Linneth, like so many others in her community with a high HIV prevalence, had been battling HIV with limited medical support and isolating social discrimination. This not only interfered with the effective treatment, care, and support she deserved, but it also hindered prevention efforts. The Rural Initiative changed all that by introducing a comprehensive, decentralized care system made up of local labs and family clinics that have dramatically improved treatment and prevention. But it’s the engagement of the entire family that is perhaps one of the most transformative aspects of the Initiative. Families are treated together and males are encouraged through counseling programs to be involved in the health of the entire family, particularly women. This holistic approach to HIV/AIDS has achieved remarkable success. Today, in areas where the Initiative is implemented, there is a nearly 85 percent long-term survival rate for people living with HIV; transmission of HIV from mother-to-child has decreased by 75 percent since 2007; and half of all male partners in the program have agreed to be tested - of which 90 percent were placed in HIV care and treatment programs.
The Rural Initiative has helped bring high-quality HIV care and prevention to the people who need it the most. And it has enabled women like Linneth who once lived with HIV in the shadows to become a leader in the fight against HIV and AIDS. It also inspired Linneth to become a Peer Counselor and go out into her community and combat the stigma of HIV. She is so passionate about her work that she has taken in many newly diagnosed HIV patients to help them adjust and to share the importance of getting on and staying on HIV treatment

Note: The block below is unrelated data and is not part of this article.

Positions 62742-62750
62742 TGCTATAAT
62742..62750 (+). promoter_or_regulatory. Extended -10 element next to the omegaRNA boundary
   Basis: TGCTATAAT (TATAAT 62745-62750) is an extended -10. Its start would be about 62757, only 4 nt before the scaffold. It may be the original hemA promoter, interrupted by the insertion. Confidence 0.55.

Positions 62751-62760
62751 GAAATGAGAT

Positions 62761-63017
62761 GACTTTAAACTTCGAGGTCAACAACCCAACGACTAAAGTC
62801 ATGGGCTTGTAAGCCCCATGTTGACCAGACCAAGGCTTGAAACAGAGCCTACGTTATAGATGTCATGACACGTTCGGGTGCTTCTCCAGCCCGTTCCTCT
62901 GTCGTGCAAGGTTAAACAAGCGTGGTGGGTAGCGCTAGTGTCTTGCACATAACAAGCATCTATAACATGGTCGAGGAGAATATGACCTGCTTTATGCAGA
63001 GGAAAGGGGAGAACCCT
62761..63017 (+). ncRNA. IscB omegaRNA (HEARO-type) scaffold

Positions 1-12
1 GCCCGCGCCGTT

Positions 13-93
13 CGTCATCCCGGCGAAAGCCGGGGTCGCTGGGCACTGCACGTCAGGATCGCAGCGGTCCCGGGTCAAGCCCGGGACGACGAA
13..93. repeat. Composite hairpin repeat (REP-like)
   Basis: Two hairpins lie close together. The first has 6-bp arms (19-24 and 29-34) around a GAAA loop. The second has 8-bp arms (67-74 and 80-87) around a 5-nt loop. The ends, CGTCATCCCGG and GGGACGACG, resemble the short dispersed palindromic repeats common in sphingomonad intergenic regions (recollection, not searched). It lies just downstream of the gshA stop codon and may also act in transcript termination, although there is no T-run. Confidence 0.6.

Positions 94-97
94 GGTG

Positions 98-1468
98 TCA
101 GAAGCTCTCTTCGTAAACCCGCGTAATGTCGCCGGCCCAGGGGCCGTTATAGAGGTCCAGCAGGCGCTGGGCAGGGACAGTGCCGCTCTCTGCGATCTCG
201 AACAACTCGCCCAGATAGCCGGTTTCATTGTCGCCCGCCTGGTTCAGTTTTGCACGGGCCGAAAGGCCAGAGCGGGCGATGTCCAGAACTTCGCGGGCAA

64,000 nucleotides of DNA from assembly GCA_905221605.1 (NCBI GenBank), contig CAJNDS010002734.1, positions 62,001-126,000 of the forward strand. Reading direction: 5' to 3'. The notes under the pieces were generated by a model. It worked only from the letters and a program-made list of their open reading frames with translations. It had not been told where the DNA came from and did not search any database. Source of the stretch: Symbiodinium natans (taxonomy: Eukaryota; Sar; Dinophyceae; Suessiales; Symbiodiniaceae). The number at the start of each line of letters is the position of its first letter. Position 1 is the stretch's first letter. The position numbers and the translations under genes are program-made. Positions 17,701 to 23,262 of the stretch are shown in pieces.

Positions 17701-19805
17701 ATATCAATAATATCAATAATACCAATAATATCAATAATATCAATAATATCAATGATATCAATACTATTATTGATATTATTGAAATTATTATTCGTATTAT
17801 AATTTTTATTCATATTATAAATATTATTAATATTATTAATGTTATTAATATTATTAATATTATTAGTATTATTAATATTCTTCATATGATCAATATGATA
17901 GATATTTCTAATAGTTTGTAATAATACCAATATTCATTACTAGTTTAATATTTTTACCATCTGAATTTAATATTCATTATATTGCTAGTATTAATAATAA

Meet Srey, a happy and healthy 10-year old in Cambodia who overcame extreme odds to be where she is today.
When three-year-old Srey arrived at Maryknoll orphanage in Cambodia in October 2004, she weighed barely ten pounds. She was diagnosed with tuberculosis and malnutrition. Her condition was so severe that several hospitals did not want to treat her. After Srey began treatment, she made some improvements, but her condition still remained weak, so she was tested for HIV and diagnosed positive. At that time in Cambodia, drug prices were extremely high and it was difficult for Srey to access the antiretroviral treatment and care she desperately needed. The medicine was also physically difficult for her to take because it was not created with a child in mind.
CHAI, together with Cambodia’s Ministry of Health, worked to lower the price of drugs, develop a child-friendly tablet, negotiate deals for specialized testing, train healthcare workers in pediatric care, and improve the national capacity to manage pediatric programs. This work gave Srey the life-saving treatment and care she deserved—treatment that she continues to rely on today.
Srey is now a happy and healthy 10-year-old who does well in school and has a particular interest in computers. Srey, like Basil and so many others in Cambodia and around the world, is a shining example of why CHAI’s work is so important. Their future - and ours - depends on it.